Great Content, Not Sales Pitches

“The guy who hustles the most is the guy who just catches that loose ball.” -Will Smith  

I really like that quote from Will Smith because it reminds us that perseverance and resilience are probably the two most important skills in sales. Unfortunately, these are the skills that aren’t discussed enough.

The reason I’m talking about this is simple: when it comes to social selling, sales reps just aren’t trying hard enough. They’re getting lazy and doing things the same old way. Remember, every new communication medium requires a bit of a different language.

Do You Like Sales Pitches?

That’s what this all comes down to: do you personally like getting a sales pitch thrown at you? If your answer is no (and I’m fairly confident it is), then why would you assume that your buyers do?

The world is full of sales people that are doing the same thing as everyone else. What are you going to do to differentiate yourself? May I humbly suggest that you focus on engaging and educating your buyers versus giving them sales pitches (as poignant and rehearsed as they may be).

If buyers are usually turned off by sales pitches, then isn’t it time we also invested in other forms of sparking their interest? If you provide great content instead you’ll have a far better chance of getting their interest.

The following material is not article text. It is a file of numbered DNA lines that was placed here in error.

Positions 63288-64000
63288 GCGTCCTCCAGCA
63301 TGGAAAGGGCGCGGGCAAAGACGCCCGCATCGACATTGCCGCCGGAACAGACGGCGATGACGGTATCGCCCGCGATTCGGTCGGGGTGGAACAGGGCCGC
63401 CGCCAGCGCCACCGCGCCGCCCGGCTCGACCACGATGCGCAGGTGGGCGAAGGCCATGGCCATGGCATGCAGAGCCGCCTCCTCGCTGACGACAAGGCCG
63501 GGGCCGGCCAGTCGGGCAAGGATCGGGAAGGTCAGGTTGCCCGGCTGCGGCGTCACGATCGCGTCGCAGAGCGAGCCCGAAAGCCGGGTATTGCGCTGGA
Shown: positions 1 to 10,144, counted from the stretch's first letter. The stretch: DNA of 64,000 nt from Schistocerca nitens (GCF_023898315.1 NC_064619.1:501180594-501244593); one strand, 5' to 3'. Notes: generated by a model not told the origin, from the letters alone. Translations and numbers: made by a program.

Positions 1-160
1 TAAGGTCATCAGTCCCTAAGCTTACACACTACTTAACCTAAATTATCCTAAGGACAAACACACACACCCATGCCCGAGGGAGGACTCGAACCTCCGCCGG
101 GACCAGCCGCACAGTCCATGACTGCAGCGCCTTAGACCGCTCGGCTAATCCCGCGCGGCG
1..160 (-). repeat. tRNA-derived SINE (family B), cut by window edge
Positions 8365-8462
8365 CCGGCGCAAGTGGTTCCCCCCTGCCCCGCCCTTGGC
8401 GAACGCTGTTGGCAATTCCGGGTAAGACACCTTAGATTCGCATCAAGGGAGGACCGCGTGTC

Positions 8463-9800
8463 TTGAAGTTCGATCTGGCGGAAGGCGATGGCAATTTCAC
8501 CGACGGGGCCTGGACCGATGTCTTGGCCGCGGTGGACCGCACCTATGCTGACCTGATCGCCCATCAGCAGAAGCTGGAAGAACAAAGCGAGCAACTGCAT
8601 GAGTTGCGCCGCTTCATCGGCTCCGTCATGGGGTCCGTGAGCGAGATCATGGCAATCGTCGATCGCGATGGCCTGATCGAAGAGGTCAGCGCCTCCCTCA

Providing relevant content may not get you a buyer immediately, but don’t just think about the short-term, my friend. Focus on the long-term. Build relationships with potential buyers who are at least interested in what you’re offering and not so quick to dismiss you.

Great Content Doesn’t Mean “No Plan”

I think a lot of sales people here the word “content” and think it just means sharing some company brochures. That’s the furthest thing from the truth!

Great content has to do with sharing information in a way that will educate the potential buyer and bring them along a path. Make no mistake about it, you define the path. From your own experience, you probably know what your potential buyers are looking for in terms of information. If you just focus on providing that info, without any heavy-handed sales pitches, you can start to put that person at ease.

The buyer still knows you’re a sales person, and therefore they still know what your end game is, but now you’re interacting with the buyer in a way that’s tactful. It’s not as blatantly aggressive as a sales pitch.

The Bottom Line

Let me know if you agree with what I’ve said above. It makes intuitive sense, right?

I really believe that social selling can allow you to engage and educate potential buyers like never before. Yes, it sucks that you have to wait “so long” before you get someone’s interest (which is a myth), but I believe you’ll be a lot more successful at your job if you could talk to an additional 5-10 genuinely interested people every day.

Remember, social selling isn’t difficult, it’s just different.